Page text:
Detroit Lions head coach Jim Caldwell joined the Tampa Bay media this week on a conference call to talk about this week’s game with the Buccaneers. Caldwell talked about how his first season has went, what he sees when watching the Bucs on film and more. Below is a full transcript of that conference call.
(On how the season has gone for him in his first year in Detroit)
“Just in terms of how things have gone, obviously we’re an 8-4 football team and nobody is satisfied with that. We’ve got to keep improving and this is the time of year where – November and December – are months where you’ve got to get in position where you have to win and you have to win consistently and it’s gets equally tough because of the nature of this league. It’s just that every single team has players – they’re good, they’re talented and you better certainly be operating on all cylinders extremely well in order to get yourself into position and to get a win.”
(On if talks to the team about last season)
“I know nothing about that, I wasn’t here. For me to comment on it, talk about it or evaluate it, I should say that I am not in a position to do so nor is it a concern of mine. That’s last year.”
(On Detroit wide receiver Calvin Johnson)
He’s a consummate professional, works extremely hard at his craft, is the humblest individual that I know in terms of a guy that has done so much in this league, but yet at any point in time has not thrown his weight around. He does everything that you ask him to do and in most cases you have to protect him from himself because he would work himself to death, but he’s everything that you look for in professional athlete.”
(On Detroit wide receiver Golden Tate)
“He’s played extremely well for us. In particular, he just came up huge when Calvin was out for that stretch and to be able to carry the load like he was able to do, to be highly productive in a difficult stretch, it goes without saying that he’s a pretty special guy. Looking at him, this was one of the things that most of the local media has heard me say this before around here, but I probably knew as much about him as I did any receiver because Bill Polian’s son was working for Notre Dame – at the time Brian [Polian] – and Bill would go up there often times, not only in support of his son, but he just so happened to see several games and every time he would come back, he would talk about Golden Tate and what kind of player he was. We all know that Bill is a very astute judge of talent and maybe one of the best ever and he would come back just be raving about this young guy. I had that somewhat stuck in my head a little bit and then when you go back and watch the film and see what he was able to do in his pro career, although he didn’t get the ball as much as he’s getting it now. There’s no question about it, he’s a quality player.”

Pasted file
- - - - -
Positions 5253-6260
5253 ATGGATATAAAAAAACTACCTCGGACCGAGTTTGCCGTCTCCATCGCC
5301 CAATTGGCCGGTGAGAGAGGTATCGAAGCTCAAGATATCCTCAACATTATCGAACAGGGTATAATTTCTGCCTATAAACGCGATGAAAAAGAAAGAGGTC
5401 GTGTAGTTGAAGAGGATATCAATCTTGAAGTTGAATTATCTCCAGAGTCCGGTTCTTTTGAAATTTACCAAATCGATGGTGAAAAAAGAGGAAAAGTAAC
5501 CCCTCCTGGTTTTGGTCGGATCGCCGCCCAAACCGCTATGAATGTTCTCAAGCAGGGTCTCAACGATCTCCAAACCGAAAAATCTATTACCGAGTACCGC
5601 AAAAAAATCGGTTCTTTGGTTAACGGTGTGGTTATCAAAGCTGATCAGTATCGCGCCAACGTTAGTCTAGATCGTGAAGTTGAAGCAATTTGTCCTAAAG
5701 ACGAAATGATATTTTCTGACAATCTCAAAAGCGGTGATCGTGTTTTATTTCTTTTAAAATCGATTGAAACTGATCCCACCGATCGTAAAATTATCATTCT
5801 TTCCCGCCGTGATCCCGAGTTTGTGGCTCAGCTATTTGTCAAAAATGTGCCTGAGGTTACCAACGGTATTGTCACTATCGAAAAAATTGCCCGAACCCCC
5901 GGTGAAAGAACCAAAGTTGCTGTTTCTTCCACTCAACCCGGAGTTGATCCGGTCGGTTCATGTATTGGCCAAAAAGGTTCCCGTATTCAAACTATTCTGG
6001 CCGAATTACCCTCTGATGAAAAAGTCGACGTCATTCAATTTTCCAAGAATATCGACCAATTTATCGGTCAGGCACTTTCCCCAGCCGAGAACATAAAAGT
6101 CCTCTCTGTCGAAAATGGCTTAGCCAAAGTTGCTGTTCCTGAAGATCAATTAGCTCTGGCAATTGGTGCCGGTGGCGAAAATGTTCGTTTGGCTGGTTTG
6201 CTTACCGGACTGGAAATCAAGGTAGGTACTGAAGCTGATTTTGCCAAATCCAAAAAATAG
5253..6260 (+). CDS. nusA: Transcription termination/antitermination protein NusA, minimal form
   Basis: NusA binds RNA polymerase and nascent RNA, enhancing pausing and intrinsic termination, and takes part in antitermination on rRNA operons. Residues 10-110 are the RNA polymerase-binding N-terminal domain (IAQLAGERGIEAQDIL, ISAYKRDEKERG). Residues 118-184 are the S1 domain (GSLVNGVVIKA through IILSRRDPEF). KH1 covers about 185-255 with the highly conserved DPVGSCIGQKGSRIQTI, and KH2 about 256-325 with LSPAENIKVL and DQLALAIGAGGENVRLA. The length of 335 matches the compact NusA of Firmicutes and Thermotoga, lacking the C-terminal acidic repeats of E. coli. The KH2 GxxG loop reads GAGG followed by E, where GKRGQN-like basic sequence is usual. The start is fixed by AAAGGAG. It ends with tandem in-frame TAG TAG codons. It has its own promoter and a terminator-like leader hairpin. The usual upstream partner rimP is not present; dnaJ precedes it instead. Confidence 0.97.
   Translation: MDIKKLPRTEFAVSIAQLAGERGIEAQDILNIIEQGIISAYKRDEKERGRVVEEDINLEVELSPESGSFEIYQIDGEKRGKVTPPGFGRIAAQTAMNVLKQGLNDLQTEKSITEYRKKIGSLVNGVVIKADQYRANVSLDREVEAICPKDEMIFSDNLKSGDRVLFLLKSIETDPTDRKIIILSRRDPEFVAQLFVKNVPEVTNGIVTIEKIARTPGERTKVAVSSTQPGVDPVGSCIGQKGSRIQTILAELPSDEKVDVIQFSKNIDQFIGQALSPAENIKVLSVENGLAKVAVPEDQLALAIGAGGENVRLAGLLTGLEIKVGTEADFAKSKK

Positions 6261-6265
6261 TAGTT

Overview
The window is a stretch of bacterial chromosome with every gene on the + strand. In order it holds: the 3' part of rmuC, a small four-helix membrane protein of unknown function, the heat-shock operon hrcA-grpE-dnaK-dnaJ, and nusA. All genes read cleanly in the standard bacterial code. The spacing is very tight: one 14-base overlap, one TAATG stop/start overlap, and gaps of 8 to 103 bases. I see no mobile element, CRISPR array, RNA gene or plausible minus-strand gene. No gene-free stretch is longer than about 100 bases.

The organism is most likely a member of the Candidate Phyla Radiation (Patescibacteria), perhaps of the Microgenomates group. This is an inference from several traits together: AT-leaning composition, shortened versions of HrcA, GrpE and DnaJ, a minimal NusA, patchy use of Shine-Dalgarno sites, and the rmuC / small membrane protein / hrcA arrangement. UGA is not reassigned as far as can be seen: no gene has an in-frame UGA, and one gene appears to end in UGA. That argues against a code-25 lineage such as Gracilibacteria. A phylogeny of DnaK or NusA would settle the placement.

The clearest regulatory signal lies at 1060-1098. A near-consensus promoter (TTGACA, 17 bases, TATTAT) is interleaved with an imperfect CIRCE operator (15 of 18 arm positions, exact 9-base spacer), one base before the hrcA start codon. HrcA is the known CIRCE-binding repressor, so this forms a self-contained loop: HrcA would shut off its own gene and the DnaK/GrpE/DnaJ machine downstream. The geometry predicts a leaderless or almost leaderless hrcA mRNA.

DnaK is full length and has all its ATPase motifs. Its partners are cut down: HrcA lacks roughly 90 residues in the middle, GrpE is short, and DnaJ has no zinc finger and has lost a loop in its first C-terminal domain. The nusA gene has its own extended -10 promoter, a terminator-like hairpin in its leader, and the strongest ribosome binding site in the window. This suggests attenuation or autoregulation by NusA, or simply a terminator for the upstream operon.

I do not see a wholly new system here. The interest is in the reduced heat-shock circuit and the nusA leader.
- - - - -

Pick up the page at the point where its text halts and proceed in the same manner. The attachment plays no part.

(On his relationship Tampa Bay Head Coach Lovie Smith and if Smith can improve the Buccaneers)
“I think that goes without saying, he’s really a fine, fine football coach and one of the best. He does a tremendous job of getting his team ready. It’s not one of those things that you have to look very far to see what he was able to do. Just take a look in Chicago and how well they played under him and how much the players responded to his direction. He’s tremendous and a great football mind and then he has a staff there too. Leslie Frazier who I worked with in Indianapolis … Kevin O’Dea we worked together there in Tampa early on and it’s a whole bunch of guys that know how to coach football and do a tremendous job.”
(On if on film Tampa Bay looks like a 2-10 team)
“It happens every week because what we try and do number one: we throw the record out, we don’t even talk about it. We talk about the players that are on the field, we talk about their abilities and there’s no question about it, there’s a lot of players that play extremely well obviously on Tampa’s team – offensively, defensively and kicking game. They’ve been so close, I think they’ve lost six games by a touchdown or less and they’re right in the middle of it. These guys are a talented bunch. You don’t get any finer defensive lineman then the big fella who destroys people and disruptive in [Gerald] McCoy, he’s all over the place. [Michael] Johnson, I saw up close and personal when we were at Baltimore and we would play him in the same division. [Jacquies] Smith is a fine pass rusher, [Clinton] McDonald is a big physical guy and they rotate enough guys to give you enough problems. The linebacking core, [Lavonte] David is having a Pro Bowl year, how do you get any better than that guy? He’s leading the team in tackles. He runs, he plays and the whole core is a good core. The secondary led by [Johnthan] Banks on the corner, he’s a talented guy and a talented safety [Dashon Goldson] – so across the board you can go back and do the exact same thing from an offensive standpoint. You look at them on offense and [Vincent] Jackson and [Mike] Evans do a tremendous job on the flanks, they’re hard to handle, they’re physical guys, they can jump and catch, can run, they love to play the position, they have passion for it. You have fine offensive lineman and a running back in [Doug] Martin who has vision and power. I know Bobby Rainey well because we had him at Baltimore as well and I know he’s got talent. Josh [McCown] has played well over the years and proved that he can win a bunch of games in this league. All across the board, this is a heck of a football team.”